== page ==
It's been a decade, and I said I'd never do it again.
Ah! But the siren song of organized, classroom education calls.
Sadly, the main reason I opted out of higher education was a lack of funds. I was certainly not into the idea of being buried by debt at such a young age. Perhaps it was luck that I had the foresight to see then that a career in art after schooling probably wouldn't happen. Not only that, but my interest in a full time career has shifted dramatically.
Orignally, I had dreamed of a career in the arts; namely, animation and illustration. Now, after having worked outside nearly every day for the past 3.5 years with plants and animals, I find myself gravitating toward the more scientific side of things. If I had to put a label (or several labels, in fact) on my sphere of interest, I would say that biology, zoology, ornithology and entomology captivate me far more than my other thoughts. Animals (especially the great diversity of birds and their evolution from those reptilian monsters of long, long ago) and the shear enormity of populations of bugs simply leave me in awe and a deeper respect of nature.
See, in school, the only classes I cared about were the arts (visual arts, chorus and theater) and English. Science only fascinated me when I understood and the teacher made it interesting. Math never really made sense to me. Otherwise, I would stick with what I knew; art. Thinking on my junior high and high school years, I remember actually enjoying Science with Mrs. Trask, Biology with Mr. Anastasia and Environmental Science with Mr. Hoppensteadt. In fact, Environmental Science was an elective, now that I think of it! Field work was actually fun, and the labs were pretty cool. But when things started getting hairy (Chemistry and Physics), my brain couldn't keep up and I'd often find myself crying into my homework because I just wasn't getting it. That is a lingering fear. Though, as I'm told, college is different. If you don't get it, and you go back for help, they actually help you understand. There are numerous ways to explain any given problem. Not all high school teachers are equipped with the knowledge to turn the puzzle piece-shaped solutions around to fit in with the jigsaws of our differing brains.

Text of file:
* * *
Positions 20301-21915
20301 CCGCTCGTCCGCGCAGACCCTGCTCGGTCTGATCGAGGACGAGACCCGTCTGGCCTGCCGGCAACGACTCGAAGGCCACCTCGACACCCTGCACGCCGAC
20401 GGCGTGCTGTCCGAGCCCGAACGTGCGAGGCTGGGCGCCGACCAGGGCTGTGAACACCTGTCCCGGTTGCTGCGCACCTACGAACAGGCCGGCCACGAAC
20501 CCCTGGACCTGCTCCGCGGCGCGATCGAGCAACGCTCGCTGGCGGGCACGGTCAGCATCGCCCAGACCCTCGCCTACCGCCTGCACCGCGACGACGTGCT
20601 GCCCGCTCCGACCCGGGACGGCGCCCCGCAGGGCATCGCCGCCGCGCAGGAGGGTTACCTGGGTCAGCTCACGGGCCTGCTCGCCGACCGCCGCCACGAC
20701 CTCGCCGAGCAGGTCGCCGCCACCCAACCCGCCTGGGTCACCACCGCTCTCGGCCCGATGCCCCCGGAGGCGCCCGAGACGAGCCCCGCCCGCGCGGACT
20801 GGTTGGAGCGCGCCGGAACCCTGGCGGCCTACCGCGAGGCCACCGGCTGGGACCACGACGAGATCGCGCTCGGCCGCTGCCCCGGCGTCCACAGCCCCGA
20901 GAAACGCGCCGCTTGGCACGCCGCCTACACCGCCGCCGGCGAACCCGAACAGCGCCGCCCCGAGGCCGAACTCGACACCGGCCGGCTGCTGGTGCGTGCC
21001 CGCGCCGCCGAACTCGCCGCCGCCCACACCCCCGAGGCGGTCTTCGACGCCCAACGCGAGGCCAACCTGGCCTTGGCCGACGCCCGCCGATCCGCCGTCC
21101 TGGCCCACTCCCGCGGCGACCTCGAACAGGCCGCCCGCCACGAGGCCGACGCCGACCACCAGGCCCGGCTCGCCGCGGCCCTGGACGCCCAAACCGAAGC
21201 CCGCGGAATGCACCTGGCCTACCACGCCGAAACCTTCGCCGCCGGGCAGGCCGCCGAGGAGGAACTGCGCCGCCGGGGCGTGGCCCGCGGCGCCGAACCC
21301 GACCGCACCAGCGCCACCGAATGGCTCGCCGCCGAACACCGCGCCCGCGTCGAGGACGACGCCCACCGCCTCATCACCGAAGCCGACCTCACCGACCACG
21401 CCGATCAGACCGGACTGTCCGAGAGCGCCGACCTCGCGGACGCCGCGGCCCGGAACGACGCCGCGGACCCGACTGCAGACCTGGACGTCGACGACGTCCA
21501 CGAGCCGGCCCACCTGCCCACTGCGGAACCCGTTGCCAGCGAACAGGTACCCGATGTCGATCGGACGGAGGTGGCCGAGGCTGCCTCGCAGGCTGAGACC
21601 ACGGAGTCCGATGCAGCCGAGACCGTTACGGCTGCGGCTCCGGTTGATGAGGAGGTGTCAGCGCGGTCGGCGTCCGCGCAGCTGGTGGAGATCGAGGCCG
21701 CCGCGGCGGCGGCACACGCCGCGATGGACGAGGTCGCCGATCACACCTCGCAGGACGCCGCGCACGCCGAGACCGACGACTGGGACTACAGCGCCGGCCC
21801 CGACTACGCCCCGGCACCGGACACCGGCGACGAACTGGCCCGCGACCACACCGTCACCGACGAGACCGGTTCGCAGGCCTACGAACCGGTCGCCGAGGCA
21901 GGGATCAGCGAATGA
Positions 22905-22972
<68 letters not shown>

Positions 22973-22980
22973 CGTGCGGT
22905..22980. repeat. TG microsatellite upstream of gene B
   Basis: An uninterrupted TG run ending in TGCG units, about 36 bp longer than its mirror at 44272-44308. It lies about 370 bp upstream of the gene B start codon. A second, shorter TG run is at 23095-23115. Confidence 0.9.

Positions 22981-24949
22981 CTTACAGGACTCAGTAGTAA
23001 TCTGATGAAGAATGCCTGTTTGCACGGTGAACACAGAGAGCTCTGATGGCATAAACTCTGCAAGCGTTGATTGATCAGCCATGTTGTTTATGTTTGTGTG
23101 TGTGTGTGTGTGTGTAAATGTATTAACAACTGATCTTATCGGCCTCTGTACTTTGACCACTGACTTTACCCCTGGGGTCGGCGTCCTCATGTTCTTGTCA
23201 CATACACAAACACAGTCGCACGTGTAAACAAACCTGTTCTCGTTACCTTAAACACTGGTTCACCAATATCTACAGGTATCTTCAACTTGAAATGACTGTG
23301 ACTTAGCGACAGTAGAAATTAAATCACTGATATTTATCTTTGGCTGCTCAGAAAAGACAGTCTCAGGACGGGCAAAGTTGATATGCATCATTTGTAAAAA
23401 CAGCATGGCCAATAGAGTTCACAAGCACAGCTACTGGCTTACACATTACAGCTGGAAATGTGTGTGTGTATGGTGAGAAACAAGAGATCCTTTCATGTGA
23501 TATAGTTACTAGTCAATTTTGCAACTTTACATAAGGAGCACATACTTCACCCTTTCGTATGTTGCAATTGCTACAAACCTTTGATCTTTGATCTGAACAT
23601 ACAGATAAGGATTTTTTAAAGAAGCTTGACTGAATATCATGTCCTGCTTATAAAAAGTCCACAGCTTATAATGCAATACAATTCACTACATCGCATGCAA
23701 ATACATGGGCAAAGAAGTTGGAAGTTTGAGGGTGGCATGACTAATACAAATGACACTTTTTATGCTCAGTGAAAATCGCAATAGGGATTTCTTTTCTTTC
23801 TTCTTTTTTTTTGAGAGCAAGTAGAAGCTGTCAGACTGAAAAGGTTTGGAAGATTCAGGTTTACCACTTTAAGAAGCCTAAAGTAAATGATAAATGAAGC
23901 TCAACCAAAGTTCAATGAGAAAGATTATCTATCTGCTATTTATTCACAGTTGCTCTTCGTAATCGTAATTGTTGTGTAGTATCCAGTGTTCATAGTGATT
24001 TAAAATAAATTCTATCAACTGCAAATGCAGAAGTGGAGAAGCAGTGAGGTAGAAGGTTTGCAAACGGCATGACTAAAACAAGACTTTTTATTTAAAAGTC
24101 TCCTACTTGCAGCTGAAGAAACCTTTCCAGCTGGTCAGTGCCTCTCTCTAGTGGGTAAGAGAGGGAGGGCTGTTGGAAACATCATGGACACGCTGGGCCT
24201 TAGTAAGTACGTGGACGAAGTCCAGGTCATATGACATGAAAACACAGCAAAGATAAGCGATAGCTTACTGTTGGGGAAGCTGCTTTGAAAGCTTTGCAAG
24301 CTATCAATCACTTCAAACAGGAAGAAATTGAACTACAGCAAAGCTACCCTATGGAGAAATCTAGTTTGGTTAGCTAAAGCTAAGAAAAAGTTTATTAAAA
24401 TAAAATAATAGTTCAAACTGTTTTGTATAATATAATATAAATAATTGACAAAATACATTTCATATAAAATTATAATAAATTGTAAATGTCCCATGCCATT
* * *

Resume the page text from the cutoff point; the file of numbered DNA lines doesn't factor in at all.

Then again, the school I keep researching (Unity College in Maine), though it seems like a dream would be roughly $20,000...after supposed financial aid. And who's to say I can even be awarded aid anymore? After all, it has been a while since I've taken a class that's lasted longer than a day. There is a possibility of aid from the tribe of which my family is a part, but there is still that lingering fear of balancing work, school and extra curricular activities. I know it can be done; people do it ALL the time. But can I handle it?
Oh! But wouldn't it just be a dream to be a biologist/zoologist living and breathing the yearning to make the world a better place for animals, plants and human beings?